Ok, I did a coolant system pressure test on the motor with the injectors removed and had at least three split cups and others with pinholes shooting water through the cups into the injector bores. So, apparently you can get water into the oil through injector cups without any signs of fuel or oil in the coolant. Pretty crazy. One guy's theory on another site was that when the motor shuts down the coolant system it still under pressure for a bit and can then squirt water into the motor via bad injector cups. I'm not sure why fuel and oil weren't getting into the coolant though???
This may also explain the weird, hard starting problems I was having as well that I though were starter related but was probably hydro-lock taking place and the starter couldn't over come the water built up in the cylinders enough to turn the motor over. Once it did start everything was good until the motor sat over night again.
Anyway, I'm not thinking that the block has cavitated ,that the block or heads are cracked or that it has a bad head gasket. I'm going to order the new cups for the injectors and try just replacing them first to see if this was indeed the problem to finding the water in the oil (chocolate pudding).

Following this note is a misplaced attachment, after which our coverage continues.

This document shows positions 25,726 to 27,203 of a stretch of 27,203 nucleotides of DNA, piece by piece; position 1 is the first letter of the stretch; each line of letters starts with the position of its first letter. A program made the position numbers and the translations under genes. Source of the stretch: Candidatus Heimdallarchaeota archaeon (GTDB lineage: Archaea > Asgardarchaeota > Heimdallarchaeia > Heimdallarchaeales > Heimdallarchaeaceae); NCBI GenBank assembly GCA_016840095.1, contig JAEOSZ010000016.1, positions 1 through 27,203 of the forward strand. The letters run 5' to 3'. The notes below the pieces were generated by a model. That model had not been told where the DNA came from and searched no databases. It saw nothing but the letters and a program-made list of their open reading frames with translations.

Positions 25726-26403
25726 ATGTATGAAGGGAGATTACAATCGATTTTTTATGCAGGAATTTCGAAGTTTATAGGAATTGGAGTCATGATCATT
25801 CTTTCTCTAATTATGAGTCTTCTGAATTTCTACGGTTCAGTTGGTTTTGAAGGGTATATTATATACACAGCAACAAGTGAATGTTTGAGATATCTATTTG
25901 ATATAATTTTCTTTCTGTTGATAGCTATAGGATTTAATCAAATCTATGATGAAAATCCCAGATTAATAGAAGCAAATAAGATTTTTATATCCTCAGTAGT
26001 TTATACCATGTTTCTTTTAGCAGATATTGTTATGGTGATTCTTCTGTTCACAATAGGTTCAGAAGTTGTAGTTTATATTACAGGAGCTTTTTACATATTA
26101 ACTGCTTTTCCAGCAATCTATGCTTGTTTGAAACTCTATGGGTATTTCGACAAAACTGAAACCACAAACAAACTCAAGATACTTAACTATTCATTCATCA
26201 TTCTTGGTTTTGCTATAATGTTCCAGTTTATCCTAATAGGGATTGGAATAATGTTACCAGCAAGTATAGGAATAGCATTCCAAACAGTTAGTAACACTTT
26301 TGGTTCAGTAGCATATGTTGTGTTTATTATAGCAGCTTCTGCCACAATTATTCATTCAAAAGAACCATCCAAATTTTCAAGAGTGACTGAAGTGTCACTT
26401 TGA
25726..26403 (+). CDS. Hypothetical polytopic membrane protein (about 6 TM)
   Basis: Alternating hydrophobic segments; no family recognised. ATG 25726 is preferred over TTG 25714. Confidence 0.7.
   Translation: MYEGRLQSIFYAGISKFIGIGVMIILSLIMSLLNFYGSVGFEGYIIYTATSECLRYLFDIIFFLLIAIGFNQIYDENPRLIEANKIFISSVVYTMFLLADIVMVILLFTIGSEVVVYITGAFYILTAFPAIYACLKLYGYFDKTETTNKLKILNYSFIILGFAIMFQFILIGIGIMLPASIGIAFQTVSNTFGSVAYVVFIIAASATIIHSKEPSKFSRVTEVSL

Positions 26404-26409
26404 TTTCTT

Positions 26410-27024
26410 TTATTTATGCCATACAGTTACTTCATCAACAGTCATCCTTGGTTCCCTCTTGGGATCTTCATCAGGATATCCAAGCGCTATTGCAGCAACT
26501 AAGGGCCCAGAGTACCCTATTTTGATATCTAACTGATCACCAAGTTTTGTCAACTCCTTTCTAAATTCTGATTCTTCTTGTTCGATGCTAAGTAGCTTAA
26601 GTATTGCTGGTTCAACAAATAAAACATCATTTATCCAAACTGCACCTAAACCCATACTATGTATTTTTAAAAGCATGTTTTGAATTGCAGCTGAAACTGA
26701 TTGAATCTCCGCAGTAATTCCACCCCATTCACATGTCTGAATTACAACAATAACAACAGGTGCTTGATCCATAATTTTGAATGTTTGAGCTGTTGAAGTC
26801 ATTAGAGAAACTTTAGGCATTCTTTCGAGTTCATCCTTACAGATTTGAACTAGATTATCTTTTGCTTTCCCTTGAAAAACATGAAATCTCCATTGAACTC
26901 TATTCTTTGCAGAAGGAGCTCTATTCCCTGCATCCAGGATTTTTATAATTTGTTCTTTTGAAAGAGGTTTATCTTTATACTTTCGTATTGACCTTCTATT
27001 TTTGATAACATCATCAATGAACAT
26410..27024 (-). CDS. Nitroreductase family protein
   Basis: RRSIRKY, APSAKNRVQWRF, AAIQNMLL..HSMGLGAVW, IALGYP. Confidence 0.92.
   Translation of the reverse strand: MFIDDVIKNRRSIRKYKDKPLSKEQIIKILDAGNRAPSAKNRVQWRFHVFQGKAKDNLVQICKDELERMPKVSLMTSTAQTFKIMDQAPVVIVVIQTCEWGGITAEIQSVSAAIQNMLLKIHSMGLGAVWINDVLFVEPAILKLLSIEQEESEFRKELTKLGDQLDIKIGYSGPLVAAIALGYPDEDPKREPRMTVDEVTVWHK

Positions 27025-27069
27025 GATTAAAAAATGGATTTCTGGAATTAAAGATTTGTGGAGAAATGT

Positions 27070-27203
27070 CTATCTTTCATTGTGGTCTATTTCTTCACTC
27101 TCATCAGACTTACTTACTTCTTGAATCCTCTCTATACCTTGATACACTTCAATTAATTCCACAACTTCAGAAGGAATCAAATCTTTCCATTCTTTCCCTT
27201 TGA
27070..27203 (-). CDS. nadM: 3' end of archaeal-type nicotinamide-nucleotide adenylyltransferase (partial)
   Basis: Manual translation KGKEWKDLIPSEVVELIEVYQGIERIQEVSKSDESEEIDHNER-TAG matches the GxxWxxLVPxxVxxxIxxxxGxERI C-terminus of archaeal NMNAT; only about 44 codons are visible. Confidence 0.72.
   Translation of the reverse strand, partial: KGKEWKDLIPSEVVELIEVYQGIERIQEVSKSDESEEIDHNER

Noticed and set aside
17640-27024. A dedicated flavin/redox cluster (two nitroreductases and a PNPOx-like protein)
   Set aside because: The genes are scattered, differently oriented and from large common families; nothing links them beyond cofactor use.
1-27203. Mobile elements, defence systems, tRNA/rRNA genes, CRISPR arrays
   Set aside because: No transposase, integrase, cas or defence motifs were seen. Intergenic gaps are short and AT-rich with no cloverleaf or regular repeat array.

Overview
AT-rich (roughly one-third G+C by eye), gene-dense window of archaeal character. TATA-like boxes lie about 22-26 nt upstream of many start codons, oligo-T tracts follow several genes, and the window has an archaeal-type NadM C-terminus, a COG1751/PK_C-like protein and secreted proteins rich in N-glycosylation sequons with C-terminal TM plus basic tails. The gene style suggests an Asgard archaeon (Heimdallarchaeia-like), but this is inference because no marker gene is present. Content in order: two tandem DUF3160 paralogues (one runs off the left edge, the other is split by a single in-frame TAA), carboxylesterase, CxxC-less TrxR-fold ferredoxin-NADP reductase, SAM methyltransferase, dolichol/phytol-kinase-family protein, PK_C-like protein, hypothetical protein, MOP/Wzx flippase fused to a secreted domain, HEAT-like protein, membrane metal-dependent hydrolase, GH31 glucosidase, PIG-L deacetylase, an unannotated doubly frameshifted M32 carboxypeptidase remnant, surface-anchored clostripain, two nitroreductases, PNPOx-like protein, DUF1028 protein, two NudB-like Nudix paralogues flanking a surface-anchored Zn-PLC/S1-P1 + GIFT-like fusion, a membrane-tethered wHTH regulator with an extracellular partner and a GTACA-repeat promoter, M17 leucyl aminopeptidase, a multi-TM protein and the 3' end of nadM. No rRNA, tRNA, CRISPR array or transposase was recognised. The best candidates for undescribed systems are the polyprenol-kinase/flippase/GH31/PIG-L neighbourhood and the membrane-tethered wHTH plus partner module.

|05-04-2018 11:49 AM|
After doing a little more research I remembered that I need to adjust the compression readings for the high altitude here (8000 feet) and compensate for about a 22% loss due to the altitude. Does that sound about right?
Here's how the compression checks out adding 22% to the readings due to the 8000 foot elevation here:
|05-03-2018 09:37 PM|
TRY TO NOT DRIVE. If you have to take her easy as you don't want it to leak coolant on top of pistons will hydrolock
Unfortunately I have a 04 6.0 exact same everything different engine tho and head gaskets were blown and learned it also has a cracked block. Check for seepage out of either head where to mount to the block if none just a head gasket complete I would reccomend as I am a diesel mechanic but out there it would be hard with out all tools nesscary
|This thread has more than 15 replies. Click here to review the whole thread.|